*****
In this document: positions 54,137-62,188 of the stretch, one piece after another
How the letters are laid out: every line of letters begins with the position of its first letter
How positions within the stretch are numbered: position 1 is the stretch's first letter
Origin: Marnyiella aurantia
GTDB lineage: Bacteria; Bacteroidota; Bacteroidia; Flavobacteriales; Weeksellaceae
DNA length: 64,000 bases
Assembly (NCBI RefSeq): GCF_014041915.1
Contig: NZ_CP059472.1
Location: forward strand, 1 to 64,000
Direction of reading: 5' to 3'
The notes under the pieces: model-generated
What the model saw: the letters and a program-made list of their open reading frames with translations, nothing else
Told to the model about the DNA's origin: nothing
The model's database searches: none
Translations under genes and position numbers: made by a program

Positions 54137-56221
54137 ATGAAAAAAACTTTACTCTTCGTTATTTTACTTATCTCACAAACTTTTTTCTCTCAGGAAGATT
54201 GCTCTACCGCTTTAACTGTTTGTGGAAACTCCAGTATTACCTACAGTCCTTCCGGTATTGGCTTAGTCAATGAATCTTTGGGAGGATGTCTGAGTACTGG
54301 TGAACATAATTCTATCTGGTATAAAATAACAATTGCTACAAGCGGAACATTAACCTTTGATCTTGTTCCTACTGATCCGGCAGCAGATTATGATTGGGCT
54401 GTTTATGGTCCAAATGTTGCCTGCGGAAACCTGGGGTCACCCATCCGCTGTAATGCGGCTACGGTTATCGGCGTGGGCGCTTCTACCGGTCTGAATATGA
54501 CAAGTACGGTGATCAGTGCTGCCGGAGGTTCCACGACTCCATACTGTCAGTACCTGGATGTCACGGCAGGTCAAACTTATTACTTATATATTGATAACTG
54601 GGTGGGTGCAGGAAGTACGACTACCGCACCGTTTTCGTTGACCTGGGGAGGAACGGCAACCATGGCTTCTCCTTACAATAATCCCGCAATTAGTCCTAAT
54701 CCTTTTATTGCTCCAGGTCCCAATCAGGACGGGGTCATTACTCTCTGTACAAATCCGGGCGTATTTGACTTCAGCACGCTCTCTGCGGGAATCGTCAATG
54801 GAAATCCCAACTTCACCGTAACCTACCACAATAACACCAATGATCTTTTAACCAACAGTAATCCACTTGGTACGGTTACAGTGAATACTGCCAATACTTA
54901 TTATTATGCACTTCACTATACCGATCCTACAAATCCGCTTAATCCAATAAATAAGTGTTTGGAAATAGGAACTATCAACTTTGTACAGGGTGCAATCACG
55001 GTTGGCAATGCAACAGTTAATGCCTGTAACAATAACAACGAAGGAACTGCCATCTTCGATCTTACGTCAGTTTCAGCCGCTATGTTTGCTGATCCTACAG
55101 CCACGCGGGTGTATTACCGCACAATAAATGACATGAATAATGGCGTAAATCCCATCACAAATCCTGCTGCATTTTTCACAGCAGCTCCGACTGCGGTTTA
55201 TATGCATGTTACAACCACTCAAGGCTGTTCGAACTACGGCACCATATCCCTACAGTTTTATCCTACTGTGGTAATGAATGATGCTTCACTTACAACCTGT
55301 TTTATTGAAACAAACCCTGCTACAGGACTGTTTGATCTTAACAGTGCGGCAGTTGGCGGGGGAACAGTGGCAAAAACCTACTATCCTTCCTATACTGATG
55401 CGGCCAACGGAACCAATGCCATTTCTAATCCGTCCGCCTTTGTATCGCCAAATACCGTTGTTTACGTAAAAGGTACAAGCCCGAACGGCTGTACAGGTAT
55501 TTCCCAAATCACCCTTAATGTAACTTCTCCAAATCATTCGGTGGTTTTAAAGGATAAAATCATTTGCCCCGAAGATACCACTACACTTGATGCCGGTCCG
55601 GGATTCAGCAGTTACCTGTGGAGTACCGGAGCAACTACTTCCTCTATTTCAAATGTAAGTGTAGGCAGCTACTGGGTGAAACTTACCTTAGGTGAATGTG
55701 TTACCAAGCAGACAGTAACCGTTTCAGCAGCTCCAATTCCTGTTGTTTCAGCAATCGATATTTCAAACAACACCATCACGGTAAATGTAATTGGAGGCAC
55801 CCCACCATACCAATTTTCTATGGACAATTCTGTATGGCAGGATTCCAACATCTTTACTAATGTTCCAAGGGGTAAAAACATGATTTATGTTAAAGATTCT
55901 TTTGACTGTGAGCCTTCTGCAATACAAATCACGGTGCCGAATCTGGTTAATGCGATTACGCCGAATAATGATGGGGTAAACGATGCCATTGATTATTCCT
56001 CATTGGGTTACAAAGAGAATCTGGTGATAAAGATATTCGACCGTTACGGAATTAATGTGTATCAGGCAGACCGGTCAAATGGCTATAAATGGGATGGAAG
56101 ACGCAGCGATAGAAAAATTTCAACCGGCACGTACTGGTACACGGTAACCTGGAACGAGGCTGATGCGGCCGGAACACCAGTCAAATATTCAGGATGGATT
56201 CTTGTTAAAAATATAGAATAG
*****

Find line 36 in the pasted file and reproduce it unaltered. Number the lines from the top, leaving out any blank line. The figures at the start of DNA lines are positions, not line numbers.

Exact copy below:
56001 CATTGGGTTACAAAGAGAATCTGGTGATAAAGATATTCGACCGTTACGGAATTAATGTGTATCAGGCAGACCGGTCAAATGGCTATAAATGGGATGGAAG